By Lynn Stack
Portrait Photography by Kyle Norton
IT WAS THE NIGHT BEFORE HILLARY CORBIN’S LAST CHEMOTHERAPY TREATMENT.
She sat down at her computer to write to a woman she didn’t know. Two friends had emailed her separately saying, “I know this is a really difficult time for you, but I have a friend in Old Greenwich who was just diagnosed with breast cancer. Can you talk to her?”
In a matter of days, Nina Lindia was at Hillary’s front door. “We met on her last day of chemo,” Nina says. “I remember thinking, if this woman can go through all that she has and look this good then I can as well. Her family seemed happy, there wasn’t a dark cloud above the house. It really solidified in my head that I can do this.”
Hillary ushered Nina into the living room. “Come on in, we’re going to be fine. Whatever you need answered I will answer unfiltered, and I will be as gentle or as direct as you want me to be.” From that moment forward, the two were fast friends.
Cancer caught both women unaware. Hillary was thirty-four, married with three daughters, and the living embodiment of self-advocacy. “My diagnosis was one that nobody thought was an issue,” she says. “People told me that I didn’t need a mammogram, that I wasn’t old enough. It was my own pushing that moved past that to ultimately arrive at a breast cancer diagnosis. Being a self-advocate is the reason that I’m here today.”
Nina’s cancer also would have gone unchecked had it not been for her OB/GYN, Dr. Cathy Berzolla, who orders baseline mammograms for her patients when they turn thirty-five rather than the more customary forty. While a routine breast exam didn’t reveal any abnormalities, the mammogram triggered further analysis. A subsequent ultrasound showed small tumors scattered in Nina’s left breast. She was thirty-five, married, and the mother of two—a son and a daughter.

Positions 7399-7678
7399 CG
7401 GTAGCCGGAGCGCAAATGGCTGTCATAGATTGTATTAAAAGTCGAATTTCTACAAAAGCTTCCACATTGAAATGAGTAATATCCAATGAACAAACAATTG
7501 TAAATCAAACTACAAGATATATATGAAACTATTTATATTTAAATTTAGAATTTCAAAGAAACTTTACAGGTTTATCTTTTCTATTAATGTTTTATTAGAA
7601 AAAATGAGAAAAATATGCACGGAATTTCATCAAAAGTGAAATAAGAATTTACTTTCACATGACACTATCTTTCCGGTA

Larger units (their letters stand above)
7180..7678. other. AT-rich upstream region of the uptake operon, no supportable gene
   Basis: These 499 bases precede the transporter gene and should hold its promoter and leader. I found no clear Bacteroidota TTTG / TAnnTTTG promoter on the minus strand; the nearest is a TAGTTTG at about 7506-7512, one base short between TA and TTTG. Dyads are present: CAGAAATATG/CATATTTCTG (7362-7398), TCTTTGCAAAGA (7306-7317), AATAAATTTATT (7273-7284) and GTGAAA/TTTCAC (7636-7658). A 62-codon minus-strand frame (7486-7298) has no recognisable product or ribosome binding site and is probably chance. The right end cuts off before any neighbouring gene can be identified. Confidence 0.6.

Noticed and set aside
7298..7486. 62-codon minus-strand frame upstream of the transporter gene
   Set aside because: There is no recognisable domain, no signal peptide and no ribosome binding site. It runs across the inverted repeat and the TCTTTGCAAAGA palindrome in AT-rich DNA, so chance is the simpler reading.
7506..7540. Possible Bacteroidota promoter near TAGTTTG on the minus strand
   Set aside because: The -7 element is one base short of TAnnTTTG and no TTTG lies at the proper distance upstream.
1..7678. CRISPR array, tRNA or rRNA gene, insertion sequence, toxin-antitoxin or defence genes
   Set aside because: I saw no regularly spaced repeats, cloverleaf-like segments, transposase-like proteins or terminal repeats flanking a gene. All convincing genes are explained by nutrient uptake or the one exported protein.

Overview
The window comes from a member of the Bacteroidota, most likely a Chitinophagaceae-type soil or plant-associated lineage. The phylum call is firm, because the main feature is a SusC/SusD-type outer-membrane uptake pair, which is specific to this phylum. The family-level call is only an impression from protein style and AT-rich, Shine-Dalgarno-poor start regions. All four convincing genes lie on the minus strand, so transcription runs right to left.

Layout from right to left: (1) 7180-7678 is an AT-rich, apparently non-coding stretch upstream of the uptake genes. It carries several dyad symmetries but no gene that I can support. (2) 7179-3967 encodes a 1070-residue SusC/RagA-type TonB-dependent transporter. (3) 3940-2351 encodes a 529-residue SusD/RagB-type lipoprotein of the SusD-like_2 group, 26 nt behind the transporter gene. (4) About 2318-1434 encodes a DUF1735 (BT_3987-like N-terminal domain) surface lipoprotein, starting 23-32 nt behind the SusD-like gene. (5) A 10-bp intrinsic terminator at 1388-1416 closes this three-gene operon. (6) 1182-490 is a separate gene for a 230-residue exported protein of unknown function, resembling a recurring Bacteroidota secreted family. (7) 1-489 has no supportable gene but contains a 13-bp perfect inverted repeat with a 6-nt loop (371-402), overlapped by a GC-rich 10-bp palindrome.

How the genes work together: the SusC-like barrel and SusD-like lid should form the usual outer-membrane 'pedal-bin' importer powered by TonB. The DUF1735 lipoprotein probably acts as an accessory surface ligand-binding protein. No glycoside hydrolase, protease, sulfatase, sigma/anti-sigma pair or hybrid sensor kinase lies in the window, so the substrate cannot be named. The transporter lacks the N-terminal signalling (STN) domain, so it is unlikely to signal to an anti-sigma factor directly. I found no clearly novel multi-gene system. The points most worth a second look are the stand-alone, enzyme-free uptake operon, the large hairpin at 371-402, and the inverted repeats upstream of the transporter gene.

Their diagnoses and treatments were ninety days apart, and from the moment they met, Hillary and Nina were partners in one another’s healing. “We’d joke about high-fiving in the hallways at Memorial Sloan Kettering as we passed each other,” says Hillary, recalling that she had reconstructive surgery the day after Nina’s mastectomy. “We both had surgeries around Cinco de Mayo and laughed about making sure our doctors were steady.”
“Hillary absolutely was the person who made me realize that I didn’t need to wallow in this cancer diagnosis, that I could do this and do it well. Because I had the benefit of talking to her, I knew exactly what to expect. I really do believe that my friendship with Hillary had a real, measurable, scientific impact on my healing,” Nina says.
“Feeling that you can pay it forward has a great benefit,” notes Hillary. “I feel I was sharing what I had just lived. If you ask Nina that question, she’d tell you it carried her because she knew what to expect. For me, I’m an information hound and I wanted to know all of it, so I could give that to Nina. Go buy button downs; no, you’re not going to do your hair on that day; yes, you can go work out. Whatever I was going through, I could download that for her. Now we’re on parallel tracks, those ninety days mean nothing … we’re just living it together.”
Hillary and Nina share a vibrant, optimistic outlook on life, one that was not going to allow cancer to dominate the conversation. “This notion that cancer needs to take over your whole life isn’t one I subscribe to,” Nina says. “It’s adjacent and it’s happening, it should be respected and dealt with accordingly, but it doesn’t need to cloud your entire life.” That determination and positive mindset, coupled with the healing power of friendship, ushered the two women through long months of treatment with grace and courage. “My girlfriends, in particular, are a huge source of emotional support, mostly because they laughed at my jokes before, during and after the diagnosis, and made me always feel like myself—something that cancer can rob one of pretty quickly,” Nina recalls.